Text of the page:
Love it or hate it, approaching this building is an experience. Its bigness is almost Roman, a scale that says, ‘look how tiny you are beside the Gods’. It looks like it comes from a post-human future that we haven’t yet caught up to. The colonnades are Hadidesque and bodily, mucousoid. Its details are intentionally pleasing to the eye, like the carefully aligned fragmented lines of the bridge across Grattan Street and the glazed brick at ground level. These genteel touches indicative of a luxurious budget are rare on Melbourne façades; there are funds behind this establishment. The emphatic tech swoosh of the façade reminds me of contemporary sneaker design, a semantics which originated in the fashion of the early 1980s in reaction to the bio-obsessed decade that came before, designed quite earnestly to signal speed and technological advantage. Now, sneaker design is post-truth in a nutshell – everyone knows by now that a foot covering cannot actually improve our chances of winning in the game of life, or any of life’s sub-games, but if these foolish Raf Simons or Balenciaga sneakers, by referencing a time when these forms were new, can make us feel happy inside – like an architectural folly – there is a kind of post-purity purity in that. It’s only when you consider the building’s purpose that you realise it is not taking these forms with the detached irony of the latest sneakers; the cancer centre is a genuine attempt to symbolise technological triumph over disease.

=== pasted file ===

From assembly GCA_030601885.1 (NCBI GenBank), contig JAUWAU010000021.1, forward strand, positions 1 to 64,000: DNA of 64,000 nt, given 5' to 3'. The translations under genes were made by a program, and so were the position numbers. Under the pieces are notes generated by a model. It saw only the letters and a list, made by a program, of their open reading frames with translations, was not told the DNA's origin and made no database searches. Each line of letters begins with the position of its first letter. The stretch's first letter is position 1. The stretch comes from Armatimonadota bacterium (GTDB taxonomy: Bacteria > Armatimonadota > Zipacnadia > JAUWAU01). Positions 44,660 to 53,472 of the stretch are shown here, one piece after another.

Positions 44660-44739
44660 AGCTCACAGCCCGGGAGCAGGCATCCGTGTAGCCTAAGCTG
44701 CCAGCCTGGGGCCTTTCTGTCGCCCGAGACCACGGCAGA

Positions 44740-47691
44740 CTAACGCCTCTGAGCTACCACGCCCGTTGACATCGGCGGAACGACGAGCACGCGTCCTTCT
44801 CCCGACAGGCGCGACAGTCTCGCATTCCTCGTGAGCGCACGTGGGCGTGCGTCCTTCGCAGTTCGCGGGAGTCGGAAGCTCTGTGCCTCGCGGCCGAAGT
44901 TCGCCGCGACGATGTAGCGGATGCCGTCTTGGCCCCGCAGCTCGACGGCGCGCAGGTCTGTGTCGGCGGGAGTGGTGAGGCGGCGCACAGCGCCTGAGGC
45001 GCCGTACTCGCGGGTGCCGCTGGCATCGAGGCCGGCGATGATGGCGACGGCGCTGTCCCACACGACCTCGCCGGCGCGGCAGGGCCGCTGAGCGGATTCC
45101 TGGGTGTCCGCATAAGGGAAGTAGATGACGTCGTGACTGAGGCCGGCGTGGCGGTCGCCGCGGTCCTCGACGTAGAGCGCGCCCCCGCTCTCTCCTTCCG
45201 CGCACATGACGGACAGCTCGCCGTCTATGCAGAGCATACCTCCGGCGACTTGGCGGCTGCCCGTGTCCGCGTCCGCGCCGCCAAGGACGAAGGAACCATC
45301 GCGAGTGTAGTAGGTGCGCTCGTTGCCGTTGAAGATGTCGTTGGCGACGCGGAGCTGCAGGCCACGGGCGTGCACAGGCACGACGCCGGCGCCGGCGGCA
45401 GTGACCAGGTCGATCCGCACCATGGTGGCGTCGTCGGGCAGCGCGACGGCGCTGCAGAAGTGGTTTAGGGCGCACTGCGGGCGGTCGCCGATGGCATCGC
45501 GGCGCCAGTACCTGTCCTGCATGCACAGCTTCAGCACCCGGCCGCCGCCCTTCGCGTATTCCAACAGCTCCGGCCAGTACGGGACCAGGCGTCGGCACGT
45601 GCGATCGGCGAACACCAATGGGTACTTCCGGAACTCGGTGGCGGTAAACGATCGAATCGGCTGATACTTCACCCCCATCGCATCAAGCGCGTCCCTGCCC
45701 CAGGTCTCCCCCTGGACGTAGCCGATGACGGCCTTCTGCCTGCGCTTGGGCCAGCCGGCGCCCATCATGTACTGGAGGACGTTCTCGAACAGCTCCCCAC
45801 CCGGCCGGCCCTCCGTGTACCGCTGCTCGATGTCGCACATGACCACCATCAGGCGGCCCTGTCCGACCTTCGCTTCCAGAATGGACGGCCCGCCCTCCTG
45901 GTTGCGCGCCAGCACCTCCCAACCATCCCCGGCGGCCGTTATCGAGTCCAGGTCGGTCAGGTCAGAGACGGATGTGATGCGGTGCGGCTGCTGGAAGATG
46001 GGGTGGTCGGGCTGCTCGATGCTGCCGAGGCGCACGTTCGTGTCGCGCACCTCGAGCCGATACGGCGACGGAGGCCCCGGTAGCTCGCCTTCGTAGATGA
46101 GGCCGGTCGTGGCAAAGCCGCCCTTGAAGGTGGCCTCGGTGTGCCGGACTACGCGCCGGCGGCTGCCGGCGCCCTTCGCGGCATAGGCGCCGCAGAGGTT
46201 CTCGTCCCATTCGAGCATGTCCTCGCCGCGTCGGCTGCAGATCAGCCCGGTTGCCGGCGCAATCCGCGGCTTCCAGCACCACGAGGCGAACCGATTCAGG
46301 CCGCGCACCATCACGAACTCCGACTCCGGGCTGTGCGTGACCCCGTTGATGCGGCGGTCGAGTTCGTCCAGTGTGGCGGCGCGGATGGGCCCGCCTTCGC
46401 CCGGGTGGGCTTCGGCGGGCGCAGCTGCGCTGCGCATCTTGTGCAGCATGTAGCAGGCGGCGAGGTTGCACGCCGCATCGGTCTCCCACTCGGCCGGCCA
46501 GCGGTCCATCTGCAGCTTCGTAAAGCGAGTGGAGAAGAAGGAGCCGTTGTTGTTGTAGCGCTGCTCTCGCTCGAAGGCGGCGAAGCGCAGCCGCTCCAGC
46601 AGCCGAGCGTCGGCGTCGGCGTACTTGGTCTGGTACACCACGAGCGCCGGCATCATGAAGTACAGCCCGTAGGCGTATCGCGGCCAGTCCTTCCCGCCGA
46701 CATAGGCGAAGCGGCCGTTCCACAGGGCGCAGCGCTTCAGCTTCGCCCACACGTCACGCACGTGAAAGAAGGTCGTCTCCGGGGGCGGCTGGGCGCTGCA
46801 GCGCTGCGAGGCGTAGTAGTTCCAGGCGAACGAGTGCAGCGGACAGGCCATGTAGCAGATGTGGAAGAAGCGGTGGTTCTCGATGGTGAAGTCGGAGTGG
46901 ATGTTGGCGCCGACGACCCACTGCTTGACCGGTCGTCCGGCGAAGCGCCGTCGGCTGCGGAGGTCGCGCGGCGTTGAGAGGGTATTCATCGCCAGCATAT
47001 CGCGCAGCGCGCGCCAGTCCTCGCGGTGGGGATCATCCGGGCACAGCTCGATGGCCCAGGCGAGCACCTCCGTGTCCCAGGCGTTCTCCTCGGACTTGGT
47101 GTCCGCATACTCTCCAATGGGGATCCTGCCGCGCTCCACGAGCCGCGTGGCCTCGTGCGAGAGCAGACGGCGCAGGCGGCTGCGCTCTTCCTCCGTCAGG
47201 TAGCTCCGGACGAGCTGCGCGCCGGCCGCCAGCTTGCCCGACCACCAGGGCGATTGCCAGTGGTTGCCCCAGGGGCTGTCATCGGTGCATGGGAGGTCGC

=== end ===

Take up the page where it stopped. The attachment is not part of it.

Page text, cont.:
A building from a post-human future in which there are no longer any organic bodies – and no disease.
Early and mid-century modernist architecture was an architecture obsessed with reduction and simplicity based on phenomena: how light and clean spaces could affect good health; how the provision of blank planes could enhance the perception of an object chosen for contemplation; how something as simple as curvature could soften the feeling of a room. It was part of the bourgeois awakening from tradition and a liberation from the barnacles of history, but also, through the design of factories and public buildings, intended as a gift to the working classes. Its rational principles aligned very nicely with the streamlining imperative of capitalism, and ever since architecture has been key in the quest to engineer productivity in workers. No less so today, with workplaces that are so comfortable, stylish and ‘agile’ that they give us the illusion of being in a home or a café.